Eladio Fernandez ’85
13 Aristolochia passiflorifolia is one of the pipe vine species from Cuba that is part of the study that Fernandez is currently conducting in the Greater Antilles.
14 Mother and calf humpback whales in the Silver Bank of the Dominican Republic.
in the Caribbean has its own conservation story. Conservation laws in Cuba get enforced, thanks to an authoritarian regime. Haiti has a huge deforestation problem and is undergoing mass extinctions of flora and fauna. Dominican Republic has preserved a third of its territory as protected areas (at least on paper), thanks to the political decisions of a past president who considered preserving nature a national priority. But the current governments have horrible environmental policies,” says Fernandez. “Puerto Rico has a small territory, but the U.S. enforces laws that protect important areas and forests. Jamaica is currently under economic hardship, and its politicians are trying to kick-start the economy again by expanding mining and leasing protected areas for ports. The story goes on and on.” He’s discouraged when he sees governments not valuing the importance of protecting the environment, however. “Nature provides our most basic needs: food, water, and housing,” he says. “Wherever you are sitting, look at what surrounds you—everything comes from a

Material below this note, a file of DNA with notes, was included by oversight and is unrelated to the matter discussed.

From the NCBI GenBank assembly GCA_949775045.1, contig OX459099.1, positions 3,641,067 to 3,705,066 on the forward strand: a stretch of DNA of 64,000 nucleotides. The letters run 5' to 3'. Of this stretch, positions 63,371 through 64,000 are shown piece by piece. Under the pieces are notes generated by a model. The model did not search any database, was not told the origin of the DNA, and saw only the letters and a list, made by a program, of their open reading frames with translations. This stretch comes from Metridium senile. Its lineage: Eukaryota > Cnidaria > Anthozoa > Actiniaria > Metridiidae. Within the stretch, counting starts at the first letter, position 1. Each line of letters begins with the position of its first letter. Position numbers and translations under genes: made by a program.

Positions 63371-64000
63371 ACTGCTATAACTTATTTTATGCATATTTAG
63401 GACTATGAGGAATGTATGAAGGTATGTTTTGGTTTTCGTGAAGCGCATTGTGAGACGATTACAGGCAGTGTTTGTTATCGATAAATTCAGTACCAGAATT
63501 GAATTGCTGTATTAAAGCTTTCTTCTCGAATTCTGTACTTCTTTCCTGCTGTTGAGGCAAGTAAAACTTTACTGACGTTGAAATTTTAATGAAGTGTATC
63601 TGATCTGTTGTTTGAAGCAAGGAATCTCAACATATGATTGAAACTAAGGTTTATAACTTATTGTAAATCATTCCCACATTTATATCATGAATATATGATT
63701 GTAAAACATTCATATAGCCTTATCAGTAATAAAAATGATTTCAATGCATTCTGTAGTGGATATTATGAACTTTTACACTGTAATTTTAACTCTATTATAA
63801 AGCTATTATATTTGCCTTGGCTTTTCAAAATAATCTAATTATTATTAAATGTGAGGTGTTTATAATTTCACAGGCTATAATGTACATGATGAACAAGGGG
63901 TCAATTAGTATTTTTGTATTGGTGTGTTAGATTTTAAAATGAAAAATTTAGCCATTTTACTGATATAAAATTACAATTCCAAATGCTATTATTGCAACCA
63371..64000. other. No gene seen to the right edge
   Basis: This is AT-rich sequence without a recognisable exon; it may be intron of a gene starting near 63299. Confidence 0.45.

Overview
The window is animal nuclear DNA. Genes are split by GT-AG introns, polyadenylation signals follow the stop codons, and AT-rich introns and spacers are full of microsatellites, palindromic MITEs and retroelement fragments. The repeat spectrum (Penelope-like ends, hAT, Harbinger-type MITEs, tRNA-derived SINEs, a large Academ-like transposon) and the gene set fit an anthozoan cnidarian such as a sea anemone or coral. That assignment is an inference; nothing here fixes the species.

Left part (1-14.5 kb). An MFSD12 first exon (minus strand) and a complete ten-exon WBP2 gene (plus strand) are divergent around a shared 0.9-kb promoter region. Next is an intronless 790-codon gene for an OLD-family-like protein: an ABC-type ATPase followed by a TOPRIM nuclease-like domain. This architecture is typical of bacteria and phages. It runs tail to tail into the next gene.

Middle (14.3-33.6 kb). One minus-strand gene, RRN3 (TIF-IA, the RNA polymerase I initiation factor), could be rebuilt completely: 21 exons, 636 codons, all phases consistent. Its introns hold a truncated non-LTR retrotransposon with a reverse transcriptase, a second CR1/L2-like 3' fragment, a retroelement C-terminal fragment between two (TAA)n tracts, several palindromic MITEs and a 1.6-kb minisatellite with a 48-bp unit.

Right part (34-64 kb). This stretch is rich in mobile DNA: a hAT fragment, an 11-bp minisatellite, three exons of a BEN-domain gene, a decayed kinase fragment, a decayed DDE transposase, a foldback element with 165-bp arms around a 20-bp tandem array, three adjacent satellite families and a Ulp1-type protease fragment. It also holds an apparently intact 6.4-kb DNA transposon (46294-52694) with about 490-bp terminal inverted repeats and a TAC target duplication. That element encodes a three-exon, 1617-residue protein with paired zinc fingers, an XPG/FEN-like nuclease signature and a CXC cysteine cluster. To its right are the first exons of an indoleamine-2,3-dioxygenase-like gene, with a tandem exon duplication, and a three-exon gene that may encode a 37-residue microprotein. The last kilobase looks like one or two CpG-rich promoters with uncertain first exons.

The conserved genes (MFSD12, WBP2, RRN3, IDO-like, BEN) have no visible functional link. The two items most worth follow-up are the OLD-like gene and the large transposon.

natural resource. Instead of keeping nature at the center of all political policies, it has been relegated to the side. “Instead, governments dedicate huge amounts of their budgets to education, health care––all important things when it comes to human beings, but they seem secondary when you don’t have access to drinking water,” he says. “Water may not be of any concern in developed countries, but it is a huge issue in developing countries.” Fernandez’s commitment to and passion for his Caribbean region is deep. And it’s lived out in his work and his words. “We can no longer afford to be conservation photographers, filmmakers, and storytellers. We need to take it a step further and do the conservation work itself,” he says. “We now have to be part of the story. The planet can no longer afford people on it who are not paying rent. Everyone needs to get involved by volunteering and giving back to a cause. The Taft motto is more relevant today than ever.” j —Bonnie Blackburn-Penhollow ’84
The documentary series, will be released and shown in fall 2019 in the Dominican Republic, followed by an eight-episode series to be available on one of the streaming platforms. Taft Bulletin / SPRING 2019